Amber Mills knows all about the value of a good first impression. She made sure she made one when the interviewed last year for a job as a medical-records file clerk at St. Francis Hospital and Medical Center. With the help of Dress for Success Hartford — a nonprofit organization dedicated to helping women overcome obstacles to find employment and advance their careers — she looked professional and felt confident.
She got the job.
And with that job she began to turn her life around. Before that, the mother of three was in a tough situation that found her jobless and living out of her car or in cheap motels.
"I went through some domestic issues," she says. "Life threw me a couple of curves, and I had to pick up the pieces."
She put those pieces together in fast order. Career training with the Urban League of Greater Hartford led to a job interview at St. Francis. Before that interview, however, Mills was referred to Dress for Success, which believes in the power of a good suit.
"Once I tried a few of the outfits on, I got excited because I looked pretty good," she says, remembering her first shopping experience with Dress for Success. "I felt different. I felt empowered. I felt good. It helped me to feel confident in the interview to portray the skills I already had."
That's precisely the purpose of Dress for Success. On Monday, the Hartford organization is celebrating its 10th year of providing business attire and career-development services to local women in need with a fashion show and fundraiser at Hartford Stage. (Mills, the organization's 2,000th client, will be among the success stories modeling in the show.) To date, Dress for Success has helped more than 2,400 area women find their way toward economic independence.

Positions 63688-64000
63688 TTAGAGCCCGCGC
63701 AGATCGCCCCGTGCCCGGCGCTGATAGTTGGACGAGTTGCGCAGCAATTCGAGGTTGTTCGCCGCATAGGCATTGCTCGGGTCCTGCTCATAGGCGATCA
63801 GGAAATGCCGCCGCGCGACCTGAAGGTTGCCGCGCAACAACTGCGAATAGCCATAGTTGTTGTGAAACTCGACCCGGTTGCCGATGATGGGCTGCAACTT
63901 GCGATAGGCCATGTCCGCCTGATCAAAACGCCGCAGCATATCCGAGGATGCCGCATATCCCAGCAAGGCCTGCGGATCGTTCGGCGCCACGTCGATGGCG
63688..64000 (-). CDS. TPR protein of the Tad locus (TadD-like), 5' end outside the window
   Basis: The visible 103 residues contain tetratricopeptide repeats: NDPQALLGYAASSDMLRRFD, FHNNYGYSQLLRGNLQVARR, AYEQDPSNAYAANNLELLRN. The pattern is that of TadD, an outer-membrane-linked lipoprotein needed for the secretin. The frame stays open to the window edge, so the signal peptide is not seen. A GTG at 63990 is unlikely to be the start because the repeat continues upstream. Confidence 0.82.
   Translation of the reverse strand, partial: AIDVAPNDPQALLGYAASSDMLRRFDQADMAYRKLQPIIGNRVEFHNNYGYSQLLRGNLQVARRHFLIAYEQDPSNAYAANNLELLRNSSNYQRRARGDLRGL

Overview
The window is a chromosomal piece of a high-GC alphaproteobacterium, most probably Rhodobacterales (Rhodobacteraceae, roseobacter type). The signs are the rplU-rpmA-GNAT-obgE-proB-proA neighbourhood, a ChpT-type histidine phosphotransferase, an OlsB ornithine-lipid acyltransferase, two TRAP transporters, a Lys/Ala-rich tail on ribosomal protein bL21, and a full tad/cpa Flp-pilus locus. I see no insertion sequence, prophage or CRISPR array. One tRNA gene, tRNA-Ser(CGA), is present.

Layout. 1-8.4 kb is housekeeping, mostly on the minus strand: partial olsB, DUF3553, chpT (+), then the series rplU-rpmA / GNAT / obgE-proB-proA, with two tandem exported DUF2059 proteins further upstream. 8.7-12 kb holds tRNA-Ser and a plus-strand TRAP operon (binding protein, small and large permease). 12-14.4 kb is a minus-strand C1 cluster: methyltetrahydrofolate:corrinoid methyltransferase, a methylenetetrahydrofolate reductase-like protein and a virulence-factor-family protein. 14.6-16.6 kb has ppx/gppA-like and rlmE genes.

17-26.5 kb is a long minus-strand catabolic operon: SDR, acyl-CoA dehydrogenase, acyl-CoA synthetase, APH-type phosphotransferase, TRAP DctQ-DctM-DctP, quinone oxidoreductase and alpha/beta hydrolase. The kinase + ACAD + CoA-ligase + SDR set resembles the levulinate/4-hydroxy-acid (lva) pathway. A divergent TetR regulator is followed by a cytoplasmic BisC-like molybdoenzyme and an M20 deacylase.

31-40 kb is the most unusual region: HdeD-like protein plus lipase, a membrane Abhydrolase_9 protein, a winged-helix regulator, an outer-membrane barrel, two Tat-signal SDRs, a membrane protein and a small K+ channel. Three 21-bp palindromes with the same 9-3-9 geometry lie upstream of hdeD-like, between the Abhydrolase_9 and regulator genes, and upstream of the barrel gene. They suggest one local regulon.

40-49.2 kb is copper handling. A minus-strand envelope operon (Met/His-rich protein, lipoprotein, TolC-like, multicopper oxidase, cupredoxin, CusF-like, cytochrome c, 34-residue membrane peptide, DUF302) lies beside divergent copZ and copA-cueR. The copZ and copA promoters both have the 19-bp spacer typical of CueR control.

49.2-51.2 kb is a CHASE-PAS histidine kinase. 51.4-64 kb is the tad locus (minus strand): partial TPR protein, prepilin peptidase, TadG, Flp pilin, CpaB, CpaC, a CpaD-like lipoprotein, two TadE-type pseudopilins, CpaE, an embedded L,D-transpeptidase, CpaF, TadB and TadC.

It starts with the suit, says Sara Avatapalli, executive director of Dress for Success. At the organization's downtown office, clients are paired with personal shoppers to select professional business attire and accessories for that all-important job interview. The outfits are donated and are free to the client, who can receive up to a week's worth of clothing. But the help doesn't stop at just the suit. The organization also offers a professional women's support group and career coaching with volunteer mentors to make sure clients not only keep their jobs but advance in the workplace and in their personal lives.
Mills gives a lot of credit to her coach, Linda Taylor, for helping keep her on track. Five months after landing the job at St. Francis, Mills was in her own apartment, and her life was back on track.
"I got on my feet again. Things are looking up. Things are not the same as last year, I can tell you that much."
On Monday, when she participates in the fashion show, Mills says she will be thinking about that first suit and her effort to change her circumstances.
"No one wants to be homeless. How do you go from having money to not having it? That's rough," the 29-year-old Hartford resident says. "I had to be determined. I had to be determined for my children. It's not even about me."
That determination — boosted by the help of Dress for Success — is something very real for Mills. She has plenty of goals on her list and plenty of climbing to do, she says.
"I'll keep going. Maybe I'll be a medical assistant and keep moving up from there until I have M.D. behind my name."
Dress for Success Hartford's Third Annual Capital Catwalk fashion show and fundraiser takes place Monday from 6 to 9 p.m. at Hartford Stage, 50 Church St., Hartford. Tickets, at $75, are available at the door. Proceeds go directly to the programs that provide local women the tools and support they need to enter the work force. For more information about Dress for Success Hartford, visit www.dressforsuccess.org/hartford.
Reprinted with permission of the Hartford Courant.
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